A Heartland woman reported to the Better Business Bureau (BBB) serving Nebraska, South Dakota, The Kansas Plains and Southwest Iowa that she had been contacted on Facebook by a hacker posing as a current “friend” who shared information about a grant for $100,000 from the federal government. This “friend” messaged her that he had received this grant, and that the woman also qualified because she was disabled. The message included the email of the person she was to get in touch with.
When she responded, the woman was told that she had to send $2,250 for a processing fee in order to receive the grant. She took out a title loan and borrowed money from friends in order to make the payment. After wiring the money, she was emailed again. This time she was asked to send an additional $3,500. Now suspicious that she had been scammed and not having any more money to send, she contacted the BBB.
“Scammers love to use social networking sites because messages are perceived to be friendlier and more down-to-earth than requests via email,” explained BBB President and CEO Jim Hegarty. “In the end it doesn’t matter what method is used to make contact; you never pay money for a ‘free’ government grant and the U.S. Government doesn’t contact citizens through Facebook for this purpose.”
Here are some BBB tips on avoiding this and other similar online scams:
The government typically doesn’t call, text or email. Government agencies normally communicate through the mail, so be very cautious of any unsolicited calls, text messages or emails you receive.
Don’t pay for a “free” government grant. If you have to pay money to claim a “free” government grant, it isn’t really free. A real government agency won’t ask you to pay a processing fee for a grant that you’ve already been awarded — or to pay for a list of grant-making institutions. The names of agencies and foundations that award grants are available for free at any public library or online. The only official access point for federal grant-making agencies is www.grants.gov.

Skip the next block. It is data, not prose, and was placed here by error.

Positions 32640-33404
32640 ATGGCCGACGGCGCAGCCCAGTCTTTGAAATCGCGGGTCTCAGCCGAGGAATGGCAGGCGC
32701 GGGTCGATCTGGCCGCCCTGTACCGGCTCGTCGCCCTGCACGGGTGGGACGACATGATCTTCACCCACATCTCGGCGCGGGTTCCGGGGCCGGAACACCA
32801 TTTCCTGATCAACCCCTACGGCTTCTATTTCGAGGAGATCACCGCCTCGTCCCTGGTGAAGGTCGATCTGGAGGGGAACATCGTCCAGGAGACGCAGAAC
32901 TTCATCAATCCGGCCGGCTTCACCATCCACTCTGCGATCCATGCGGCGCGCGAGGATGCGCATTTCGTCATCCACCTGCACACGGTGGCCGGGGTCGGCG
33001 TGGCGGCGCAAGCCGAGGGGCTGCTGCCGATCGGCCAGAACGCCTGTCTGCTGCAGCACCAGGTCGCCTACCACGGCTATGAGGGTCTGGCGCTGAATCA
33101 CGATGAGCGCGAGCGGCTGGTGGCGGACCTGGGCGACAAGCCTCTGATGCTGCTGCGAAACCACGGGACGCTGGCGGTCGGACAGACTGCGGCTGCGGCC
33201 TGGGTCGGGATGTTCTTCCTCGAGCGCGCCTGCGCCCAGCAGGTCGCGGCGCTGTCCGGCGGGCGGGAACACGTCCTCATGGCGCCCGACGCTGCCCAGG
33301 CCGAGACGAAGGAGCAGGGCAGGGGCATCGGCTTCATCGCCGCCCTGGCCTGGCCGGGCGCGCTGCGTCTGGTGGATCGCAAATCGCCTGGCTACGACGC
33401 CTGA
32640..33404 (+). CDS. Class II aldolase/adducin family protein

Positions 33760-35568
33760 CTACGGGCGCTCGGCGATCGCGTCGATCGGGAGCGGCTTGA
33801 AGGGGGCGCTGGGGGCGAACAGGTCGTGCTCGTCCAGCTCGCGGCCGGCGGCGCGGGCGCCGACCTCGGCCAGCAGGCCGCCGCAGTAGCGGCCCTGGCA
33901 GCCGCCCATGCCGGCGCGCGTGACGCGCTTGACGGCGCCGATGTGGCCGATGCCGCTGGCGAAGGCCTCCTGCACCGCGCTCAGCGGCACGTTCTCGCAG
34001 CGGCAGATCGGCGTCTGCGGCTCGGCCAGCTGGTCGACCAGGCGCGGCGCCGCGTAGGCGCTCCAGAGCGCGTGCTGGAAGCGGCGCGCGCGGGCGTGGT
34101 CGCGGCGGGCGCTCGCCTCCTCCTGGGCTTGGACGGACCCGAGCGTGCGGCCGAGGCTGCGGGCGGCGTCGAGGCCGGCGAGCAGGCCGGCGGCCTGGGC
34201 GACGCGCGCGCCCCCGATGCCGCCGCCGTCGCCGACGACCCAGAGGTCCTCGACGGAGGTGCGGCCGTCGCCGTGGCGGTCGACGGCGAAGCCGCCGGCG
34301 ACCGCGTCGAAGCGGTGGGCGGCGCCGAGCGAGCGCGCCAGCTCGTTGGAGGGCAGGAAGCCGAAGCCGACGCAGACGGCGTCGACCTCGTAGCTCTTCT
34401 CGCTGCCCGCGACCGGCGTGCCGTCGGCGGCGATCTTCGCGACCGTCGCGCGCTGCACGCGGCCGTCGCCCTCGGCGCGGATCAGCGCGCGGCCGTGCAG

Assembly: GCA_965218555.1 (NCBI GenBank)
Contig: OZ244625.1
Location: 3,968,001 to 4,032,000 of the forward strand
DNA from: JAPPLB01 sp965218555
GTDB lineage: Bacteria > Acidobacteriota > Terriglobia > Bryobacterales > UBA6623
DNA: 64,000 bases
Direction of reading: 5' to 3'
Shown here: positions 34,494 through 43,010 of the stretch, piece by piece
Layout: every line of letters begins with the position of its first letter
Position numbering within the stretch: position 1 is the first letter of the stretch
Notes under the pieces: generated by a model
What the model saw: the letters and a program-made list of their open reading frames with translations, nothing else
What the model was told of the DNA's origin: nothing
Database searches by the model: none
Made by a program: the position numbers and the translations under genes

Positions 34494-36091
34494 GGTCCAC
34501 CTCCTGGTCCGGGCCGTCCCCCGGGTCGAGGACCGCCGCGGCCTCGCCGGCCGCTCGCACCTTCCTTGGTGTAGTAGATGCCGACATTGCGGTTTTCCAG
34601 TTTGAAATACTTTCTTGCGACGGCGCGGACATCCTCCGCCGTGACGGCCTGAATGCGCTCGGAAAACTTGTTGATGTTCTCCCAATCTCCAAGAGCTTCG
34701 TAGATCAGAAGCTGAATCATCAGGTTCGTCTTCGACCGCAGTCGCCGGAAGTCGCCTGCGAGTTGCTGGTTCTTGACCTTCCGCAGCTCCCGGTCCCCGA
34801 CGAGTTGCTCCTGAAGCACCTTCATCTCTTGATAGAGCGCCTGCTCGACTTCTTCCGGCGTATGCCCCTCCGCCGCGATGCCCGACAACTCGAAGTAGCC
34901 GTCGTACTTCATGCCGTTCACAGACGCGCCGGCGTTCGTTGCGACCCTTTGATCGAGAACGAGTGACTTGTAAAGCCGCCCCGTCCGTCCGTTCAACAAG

Be careful with friend requests from strangers. We all want to have new friends, but try to keep your social networking friends to people you have a real-world connection to. If it appears the request is from a business contact or a friend of a friend, send them a message after accepting to see who they really are. If they are not connected to you, then “unfriend” them.
Don’t blindly trust your current Facebook friends. You may receive a message from someone you have known all your life. That doesn’t mean you must unequivocally trust them. If the message seems out-of-character, their account may have been hacked or cloned. Contact them offline and let them know.
Look-alikes aren’t the real thing. Just because the messenger says they are from the “Federal Grants Administration” doesn’t mean that they are. There’s no such agency. Take a moment to check the alleged agency out. Be aware that websites are easily spoofed and faked. Real U.S. Government websites always end in “.gov.”
Don’t give out your bank account information to strangers. Scammers pressure people so that they can steal the money in the account. Always keep your bank account information confidential. Never give this information out in a Facebook message.
File a complaint with the FTC. If you think you may have been a victim of a government grant scam, file a complaint with the FTC online, or call toll-free, 1-877-FTC-HELP (1-877-382-4357), TTY at 1-866-653-4261.
File a complaint with Internet Crime Center (IC3). If you have been a victim of a scam that was perpetrated online or if you want to file on behalf of another person you believe has been a victim, file a complaint at ic3.gov.